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A Strong Voice For Brazil's Powerful Farmers

Brazil is now a world power when it comes to food production. And a leading symbol of that might is Katia Abreu, a senator, landowner and head of the country's most powerful Big Agro association. But environmentalists say limits need to be placed on the farming industry in order to protect the forests of the Amazon.
NPR

Australia's Mining Boom Creates Demand For Sex Workers

The big money earned by workers in Australia's thriving mining industry is attracting sex workers from around the world. One lawmaker wants to restrict or ban prostitution, which is legal in Australia — but so far, there hasn't been much progress in changing the law.
NPR

Assad's Speech In Syria Includes Familiar Rhetoric

Syrian President Bashar Assad appeared before his people Sunday and delivered his first public address since early June. He remained defiant in the face of the uprising that has raged for two years, describing the rebels as al-Qaida terrorists. Host Rachel Martin speaks with NPR's Kelly McEvers.
NPR

Al-Jazeera Expands Its American Purview With Current TV

The Qatar-based news agency Al-Jazeera recently took over Current TV, the cable channel founded by former Vice President Al Gore. The deal will make Al-Jazeera available in 40 million homes across the U.S. Host Rachel Martin talks with Al-Jazeera's executive producer for the Americas, Bob Wheelock, about what the acquisition means for the agency's future.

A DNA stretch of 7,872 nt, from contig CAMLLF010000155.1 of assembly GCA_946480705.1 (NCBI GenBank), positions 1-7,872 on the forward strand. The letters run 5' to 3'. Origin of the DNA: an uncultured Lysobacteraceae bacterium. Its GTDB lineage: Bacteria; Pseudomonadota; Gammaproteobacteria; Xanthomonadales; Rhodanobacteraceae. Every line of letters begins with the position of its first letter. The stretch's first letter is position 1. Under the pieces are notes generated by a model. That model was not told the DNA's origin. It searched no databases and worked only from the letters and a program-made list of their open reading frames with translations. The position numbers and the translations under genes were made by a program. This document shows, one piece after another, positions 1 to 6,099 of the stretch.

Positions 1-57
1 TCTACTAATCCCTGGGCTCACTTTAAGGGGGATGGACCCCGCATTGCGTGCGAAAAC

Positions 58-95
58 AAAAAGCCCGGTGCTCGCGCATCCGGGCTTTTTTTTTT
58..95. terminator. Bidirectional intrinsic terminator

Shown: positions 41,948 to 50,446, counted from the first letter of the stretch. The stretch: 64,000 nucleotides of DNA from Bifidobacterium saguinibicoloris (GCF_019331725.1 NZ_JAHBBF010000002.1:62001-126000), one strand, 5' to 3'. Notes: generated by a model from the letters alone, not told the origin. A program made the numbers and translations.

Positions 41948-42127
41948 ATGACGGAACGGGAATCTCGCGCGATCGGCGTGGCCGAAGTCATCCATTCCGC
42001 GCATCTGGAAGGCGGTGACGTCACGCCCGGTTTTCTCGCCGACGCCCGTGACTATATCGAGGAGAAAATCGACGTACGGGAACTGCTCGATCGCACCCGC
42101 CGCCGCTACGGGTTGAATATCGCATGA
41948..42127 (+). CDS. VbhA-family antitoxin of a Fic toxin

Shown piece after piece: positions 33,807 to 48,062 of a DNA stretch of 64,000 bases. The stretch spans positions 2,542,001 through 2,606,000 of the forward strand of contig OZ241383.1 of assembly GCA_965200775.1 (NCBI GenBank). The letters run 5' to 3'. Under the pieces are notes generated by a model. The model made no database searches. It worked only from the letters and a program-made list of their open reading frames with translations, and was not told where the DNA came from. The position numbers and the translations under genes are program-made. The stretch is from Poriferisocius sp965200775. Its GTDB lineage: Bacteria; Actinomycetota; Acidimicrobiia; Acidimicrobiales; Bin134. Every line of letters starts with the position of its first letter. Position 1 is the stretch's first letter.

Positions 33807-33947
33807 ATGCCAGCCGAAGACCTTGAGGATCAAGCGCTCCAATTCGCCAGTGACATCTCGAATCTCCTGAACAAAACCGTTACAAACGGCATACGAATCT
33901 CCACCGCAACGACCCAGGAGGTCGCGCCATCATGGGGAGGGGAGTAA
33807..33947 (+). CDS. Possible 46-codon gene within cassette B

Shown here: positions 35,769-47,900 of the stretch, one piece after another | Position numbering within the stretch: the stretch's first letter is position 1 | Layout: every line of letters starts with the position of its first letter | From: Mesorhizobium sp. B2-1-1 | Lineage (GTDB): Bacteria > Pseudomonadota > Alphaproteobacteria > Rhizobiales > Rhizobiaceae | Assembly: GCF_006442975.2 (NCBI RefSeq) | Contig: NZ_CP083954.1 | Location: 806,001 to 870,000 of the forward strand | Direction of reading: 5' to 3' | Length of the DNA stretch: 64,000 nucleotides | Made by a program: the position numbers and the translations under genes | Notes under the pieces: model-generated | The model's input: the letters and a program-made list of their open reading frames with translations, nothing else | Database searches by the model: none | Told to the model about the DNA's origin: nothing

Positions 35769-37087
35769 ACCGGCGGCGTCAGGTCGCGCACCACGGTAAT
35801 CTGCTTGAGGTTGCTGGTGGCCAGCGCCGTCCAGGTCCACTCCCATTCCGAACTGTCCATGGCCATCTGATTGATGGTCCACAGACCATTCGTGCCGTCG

NPR

After Assad's Speech, What's The Roadmap For Syria?

Syrian President Bashar Assad gave a defiant speech Sunday, giving little hope for an ease in the violence that has left more than 60,000 dead. Host Rachel Martin talks with Andrew Tabler of the Washington Institute for analysis.
NPR

What If Chavez Doesn't Show?

Venezuela is facing a political crisis. Longtime President Hugo Chavez is being treated in Cuba for a recurrence of cancer and resulting complications. He is supposed to be sworn in to a third term as president this week, but he might not be well enough to attend the inauguration. What then?
NPR

In Rare Public Speech, Assad Says Syria Has To Defend Itself

The president outlined a plan that includes a new constitution, but said it could only take place once other countries stop funding the opposition. He maintained his assertions that the violence is fueled by terrorists and gave no hint he would step down.

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